As we round out this week, I wanted to share a little bit of my personal story. In 2014, I was diagnosed with anorexia, orthorexia, and compulsive exercise disorder.
It all started a couple of years earlier when I was in college. Moving to a new place with no friends or family while going through some personal and family issues made me feel so out of control and pushed me to isolate myself from everyone. I was incredibly afraid of showing any “weakness” or having to actually talk about anything going on, so it was easier for me to do it on my own. My entire life, I took a perfectionistic mindset, and the thought of showing up imperfectly scared me to death.
Out of an extreme desire for control, I began to control the things I could – food and exercise. As weeks went by, my obsession got more and more intense and I began to face body dysmorphia and a constant need to compare myself to others. I became extremely fearful of food, obsessed with calorie restriction and burn, and unable to sustain normal brain and body function. My eating disorder completely took over my life. Because of my desire for control, I lost every ounce of control I ever had. I wasn’t myself. I was weak, I couldn’t read or think, I NEVER saw friends, my personality completely changed. My life was grocery store, gym, study.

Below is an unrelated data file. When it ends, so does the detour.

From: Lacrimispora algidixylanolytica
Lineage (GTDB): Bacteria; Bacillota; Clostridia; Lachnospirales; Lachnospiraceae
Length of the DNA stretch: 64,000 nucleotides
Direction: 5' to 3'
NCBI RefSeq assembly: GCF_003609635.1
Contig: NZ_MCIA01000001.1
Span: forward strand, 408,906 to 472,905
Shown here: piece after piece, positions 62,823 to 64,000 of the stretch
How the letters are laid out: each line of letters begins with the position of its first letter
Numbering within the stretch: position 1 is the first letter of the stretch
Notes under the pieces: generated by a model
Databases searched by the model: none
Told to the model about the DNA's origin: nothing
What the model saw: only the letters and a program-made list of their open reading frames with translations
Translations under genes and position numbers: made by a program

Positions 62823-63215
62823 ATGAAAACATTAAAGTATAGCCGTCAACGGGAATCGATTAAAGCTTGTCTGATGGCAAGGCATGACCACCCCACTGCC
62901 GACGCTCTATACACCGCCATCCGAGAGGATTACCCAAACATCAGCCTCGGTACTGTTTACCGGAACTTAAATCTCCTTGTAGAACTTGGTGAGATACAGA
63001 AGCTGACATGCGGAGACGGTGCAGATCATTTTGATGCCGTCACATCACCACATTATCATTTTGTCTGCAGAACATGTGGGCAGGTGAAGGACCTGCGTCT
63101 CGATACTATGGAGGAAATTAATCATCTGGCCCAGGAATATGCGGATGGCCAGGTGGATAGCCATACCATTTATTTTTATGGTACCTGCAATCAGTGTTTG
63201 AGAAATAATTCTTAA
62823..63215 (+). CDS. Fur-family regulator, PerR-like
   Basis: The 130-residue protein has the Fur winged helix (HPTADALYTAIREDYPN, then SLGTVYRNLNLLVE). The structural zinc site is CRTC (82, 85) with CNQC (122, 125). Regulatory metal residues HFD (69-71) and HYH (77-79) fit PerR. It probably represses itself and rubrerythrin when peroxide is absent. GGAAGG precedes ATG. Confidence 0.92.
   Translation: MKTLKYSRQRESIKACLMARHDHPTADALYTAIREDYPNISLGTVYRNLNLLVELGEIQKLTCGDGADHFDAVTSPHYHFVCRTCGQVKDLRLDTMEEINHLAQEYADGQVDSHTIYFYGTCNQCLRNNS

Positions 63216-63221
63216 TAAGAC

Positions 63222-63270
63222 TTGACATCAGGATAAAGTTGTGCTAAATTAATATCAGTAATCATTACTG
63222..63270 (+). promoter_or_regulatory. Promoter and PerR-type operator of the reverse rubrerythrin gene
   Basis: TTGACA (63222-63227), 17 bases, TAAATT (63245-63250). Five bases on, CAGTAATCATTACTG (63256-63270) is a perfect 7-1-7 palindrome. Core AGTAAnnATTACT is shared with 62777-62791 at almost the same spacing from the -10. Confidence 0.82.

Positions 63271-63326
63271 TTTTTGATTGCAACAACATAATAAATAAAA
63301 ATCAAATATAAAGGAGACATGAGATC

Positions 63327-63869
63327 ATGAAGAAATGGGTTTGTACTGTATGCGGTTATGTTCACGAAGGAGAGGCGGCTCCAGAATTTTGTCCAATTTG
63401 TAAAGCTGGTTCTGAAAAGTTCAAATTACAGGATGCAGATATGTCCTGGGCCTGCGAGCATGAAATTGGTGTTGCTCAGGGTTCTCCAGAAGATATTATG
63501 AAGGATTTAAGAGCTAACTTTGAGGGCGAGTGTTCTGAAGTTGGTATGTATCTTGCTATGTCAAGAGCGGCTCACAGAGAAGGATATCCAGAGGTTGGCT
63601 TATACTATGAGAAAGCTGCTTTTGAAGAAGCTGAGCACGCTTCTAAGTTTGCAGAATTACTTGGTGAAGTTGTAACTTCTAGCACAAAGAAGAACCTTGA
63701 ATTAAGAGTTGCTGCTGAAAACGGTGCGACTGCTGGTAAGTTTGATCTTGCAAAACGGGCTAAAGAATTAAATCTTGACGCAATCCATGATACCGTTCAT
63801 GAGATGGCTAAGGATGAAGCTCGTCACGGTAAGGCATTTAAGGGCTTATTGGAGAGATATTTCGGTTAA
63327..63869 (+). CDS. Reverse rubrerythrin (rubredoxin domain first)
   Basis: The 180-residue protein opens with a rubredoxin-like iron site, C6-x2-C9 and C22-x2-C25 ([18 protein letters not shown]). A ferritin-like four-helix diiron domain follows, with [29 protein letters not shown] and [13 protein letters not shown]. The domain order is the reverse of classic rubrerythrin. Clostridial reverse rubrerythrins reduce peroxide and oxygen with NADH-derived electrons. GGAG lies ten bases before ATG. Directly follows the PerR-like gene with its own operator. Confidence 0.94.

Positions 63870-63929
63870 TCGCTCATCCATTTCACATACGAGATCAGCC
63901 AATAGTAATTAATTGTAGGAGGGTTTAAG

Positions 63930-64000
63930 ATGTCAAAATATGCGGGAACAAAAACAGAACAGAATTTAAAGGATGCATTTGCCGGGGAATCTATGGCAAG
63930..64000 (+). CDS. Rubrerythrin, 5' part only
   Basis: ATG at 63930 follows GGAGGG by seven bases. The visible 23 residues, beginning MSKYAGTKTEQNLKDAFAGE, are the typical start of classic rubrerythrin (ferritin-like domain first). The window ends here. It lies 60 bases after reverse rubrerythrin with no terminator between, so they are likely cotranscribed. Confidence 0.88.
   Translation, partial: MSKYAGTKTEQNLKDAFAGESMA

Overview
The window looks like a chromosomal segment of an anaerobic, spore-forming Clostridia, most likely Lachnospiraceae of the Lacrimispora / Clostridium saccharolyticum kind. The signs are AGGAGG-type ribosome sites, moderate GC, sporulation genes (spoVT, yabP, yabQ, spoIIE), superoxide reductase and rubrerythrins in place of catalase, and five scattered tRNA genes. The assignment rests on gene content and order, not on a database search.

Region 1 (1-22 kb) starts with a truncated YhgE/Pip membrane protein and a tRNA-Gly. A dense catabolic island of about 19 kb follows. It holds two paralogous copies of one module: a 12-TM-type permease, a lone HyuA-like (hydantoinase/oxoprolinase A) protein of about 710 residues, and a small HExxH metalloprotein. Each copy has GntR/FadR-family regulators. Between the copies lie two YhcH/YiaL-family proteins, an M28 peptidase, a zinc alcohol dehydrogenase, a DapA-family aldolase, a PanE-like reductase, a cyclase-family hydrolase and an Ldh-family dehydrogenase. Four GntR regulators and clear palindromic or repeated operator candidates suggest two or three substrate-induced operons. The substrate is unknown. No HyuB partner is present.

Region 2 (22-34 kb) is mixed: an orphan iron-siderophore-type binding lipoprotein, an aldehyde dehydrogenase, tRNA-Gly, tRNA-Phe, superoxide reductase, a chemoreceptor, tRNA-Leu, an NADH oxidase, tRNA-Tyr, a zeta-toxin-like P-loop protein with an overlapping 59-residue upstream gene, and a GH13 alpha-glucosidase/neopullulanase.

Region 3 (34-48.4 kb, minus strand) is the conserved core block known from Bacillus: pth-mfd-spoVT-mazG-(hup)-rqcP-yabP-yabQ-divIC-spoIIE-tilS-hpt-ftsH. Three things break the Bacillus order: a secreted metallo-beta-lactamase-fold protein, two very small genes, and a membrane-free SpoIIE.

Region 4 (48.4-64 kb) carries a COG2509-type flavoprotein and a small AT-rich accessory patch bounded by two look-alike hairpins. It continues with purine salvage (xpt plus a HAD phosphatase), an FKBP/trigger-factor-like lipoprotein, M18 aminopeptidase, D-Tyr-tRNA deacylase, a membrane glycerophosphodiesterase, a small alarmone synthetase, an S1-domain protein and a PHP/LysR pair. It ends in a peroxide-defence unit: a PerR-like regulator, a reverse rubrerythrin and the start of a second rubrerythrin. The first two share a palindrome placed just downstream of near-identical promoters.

My family and friends didn’t know what to do and I wouldn’t let anyone talk to me about it. This was my life and I was fine with it. Even as I began to face serious medical complications, I wouldn’t share anything with anyone. I lived like this for a couple of years before my aunt sat me down and begged me to own up to what was happening. I don’t know what it was about that conversation, but that’s when I decided I would “try” to get better. I spent four months seeing doctors and therapists and nutritionists and thought I was getting better. Turns out, I wasn’t. I was just going through the motions to please my aunt who I look up to and love more than almost anything on this planet. It was all performative.
My aunt ended up flying with me to Florida to admit me to inpatient treatment at Oliver Pyatt Centers. I was terrified, but I can say, without a doubt in my mind, it saved my life. Treatment was the worst and best thing I’ve ever done. It took a few months but I started to claim my life back. I was able to think and read and have conversations like I use to. I regained the light in my eyes and the personality I had been missing for years. I made friendships that have changed the direction of my life.
Looking back on it now, I am sad I missed so much – school, relationships, the ability to learn literally anything. I ask myself why I couldn’t just own up to it sooner. But now, I’m grateful. I’ve been given the opportunity to be an advocate for awareness and recovery. I’ve been on boards and panels and have been able to talk about my experience. If I’m able to help one person in a similar situation, it’s all worth it.
I still work super hard every day to stay on this side of recovery. Some days are harder than others. Some days I think about giving up. Some days it just feels like too much pressure. It’s not easy, friends, and I don’t know if it will ever be, but I KNOW it’s worth it. I do it for myself but I also do it for my family and my friends. I do it for you.
I’m so lucky to have been blessed with a support system to help me through it still to this day. I wouldn’t be here without that. If you need a person to walk with you, I’m here. I mean that with my entire being. I’m here.